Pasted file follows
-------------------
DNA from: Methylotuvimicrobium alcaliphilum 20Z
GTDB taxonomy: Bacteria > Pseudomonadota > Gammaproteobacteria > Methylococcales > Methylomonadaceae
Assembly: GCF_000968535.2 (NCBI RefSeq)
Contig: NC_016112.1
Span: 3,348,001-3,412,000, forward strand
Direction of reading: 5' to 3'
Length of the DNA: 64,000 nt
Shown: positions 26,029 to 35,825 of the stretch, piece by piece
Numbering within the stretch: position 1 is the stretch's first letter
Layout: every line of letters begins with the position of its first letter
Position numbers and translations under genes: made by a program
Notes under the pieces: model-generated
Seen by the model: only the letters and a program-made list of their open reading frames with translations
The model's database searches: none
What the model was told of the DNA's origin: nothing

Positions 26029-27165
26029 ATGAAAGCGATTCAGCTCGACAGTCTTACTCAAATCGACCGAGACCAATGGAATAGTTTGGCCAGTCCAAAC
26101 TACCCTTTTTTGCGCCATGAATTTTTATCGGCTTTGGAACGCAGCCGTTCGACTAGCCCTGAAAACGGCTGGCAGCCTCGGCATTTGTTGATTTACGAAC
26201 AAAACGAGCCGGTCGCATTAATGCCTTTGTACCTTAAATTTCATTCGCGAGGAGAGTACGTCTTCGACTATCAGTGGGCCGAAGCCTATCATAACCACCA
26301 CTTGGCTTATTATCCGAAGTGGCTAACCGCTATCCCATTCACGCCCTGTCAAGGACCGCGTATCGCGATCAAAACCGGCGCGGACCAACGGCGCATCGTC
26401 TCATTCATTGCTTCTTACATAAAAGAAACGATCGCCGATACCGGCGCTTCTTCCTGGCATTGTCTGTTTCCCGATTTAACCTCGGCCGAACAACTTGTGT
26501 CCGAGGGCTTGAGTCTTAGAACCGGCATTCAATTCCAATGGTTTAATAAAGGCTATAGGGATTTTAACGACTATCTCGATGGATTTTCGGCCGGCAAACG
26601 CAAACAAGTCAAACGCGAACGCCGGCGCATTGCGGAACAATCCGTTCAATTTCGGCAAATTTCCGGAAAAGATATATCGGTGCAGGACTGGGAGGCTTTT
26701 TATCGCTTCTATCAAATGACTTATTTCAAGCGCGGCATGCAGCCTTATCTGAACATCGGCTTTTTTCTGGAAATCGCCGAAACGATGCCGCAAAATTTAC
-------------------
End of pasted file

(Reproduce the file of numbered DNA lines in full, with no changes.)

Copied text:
DNA from: Methylotuvimicrobium alcaliphilum 20Z
GTDB taxonomy: Bacteria > Pseudomonadota > Gammaproteobacteria > Methylococcales > Methylomonadaceae
Assembly: GCF_000968535.2 (NCBI RefSeq)
Contig: NC_016112.1
Span: 3,348,001-3,412,000, forward strand
Direction of reading: 5' to 3'
Length of the DNA: 64,000 nt
Shown: positions 26,029 to 35,825 of the stretch, piece by piece
Numbering within the stretch: position 1 is the stretch's first letter
Layout: every line of letters begins with the position of its first letter
Position numbers and translations under genes: made by a program
Notes under the pieces: model-generated
Seen by the model: only the letters and a program-made list of their open reading frames with translations
The model's database searches: none
What the model was told of the DNA's origin: nothing

Positions 26029-27165
26029 ATGAAAGCGATTCAGCTCGACAGTCTTACTCAAATCGACCGAGACCAATGGAATAGTTTGGCCAGTCCAAAC
26101 TACCCTTTTTTGCGCCATGAATTTTTATCGGCTTTGGAACGCAGCCGTTCGACTAGCCCTGAAAACGGCTGGCAGCCTCGGCATTTGTTGATTTACGAAC
26201 AAAACGAGCCGGTCGCATTAATGCCTTTGTACCTTAAATTTCATTCGCGAGGAGAGTACGTCTTCGACTATCAGTGGGCCGAAGCCTATCATAACCACCA
26301 CTTGGCTTATTATCCGAAGTGGCTAACCGCTATCCCATTCACGCCCTGTCAAGGACCGCGTATCGCGATCAAAACCGGCGCGGACCAACGGCGCATCGTC
26401 TCATTCATTGCTTCTTACATAAAAGAAACGATCGCCGATACCGGCGCTTCTTCCTGGCATTGTCTGTTTCCCGATTTAACCTCGGCCGAACAACTTGTGT
26501 CCGAGGGCTTGAGTCTTAGAACCGGCATTCAATTCCAATGGTTTAATAAAGGCTATAGGGATTTTAACGACTATCTCGATGGATTTTCGGCCGGCAAACG
26601 CAAACAAGTCAAACGCGAACGCCGGCGCATTGCGGAACAATCCGTTCAATTTCGGCAAATTTCCGGAAAAGATATATCGGTGCAGGACTGGGAGGCTTTT
26701 TATCGCTTCTATCAAATGACTTATTTCAAGCGCGGCATGCAGCCTTATCTGAACATCGGCTTTTTTCTGGAAATCGCCGAAACGATGCCGCAAAATTTAC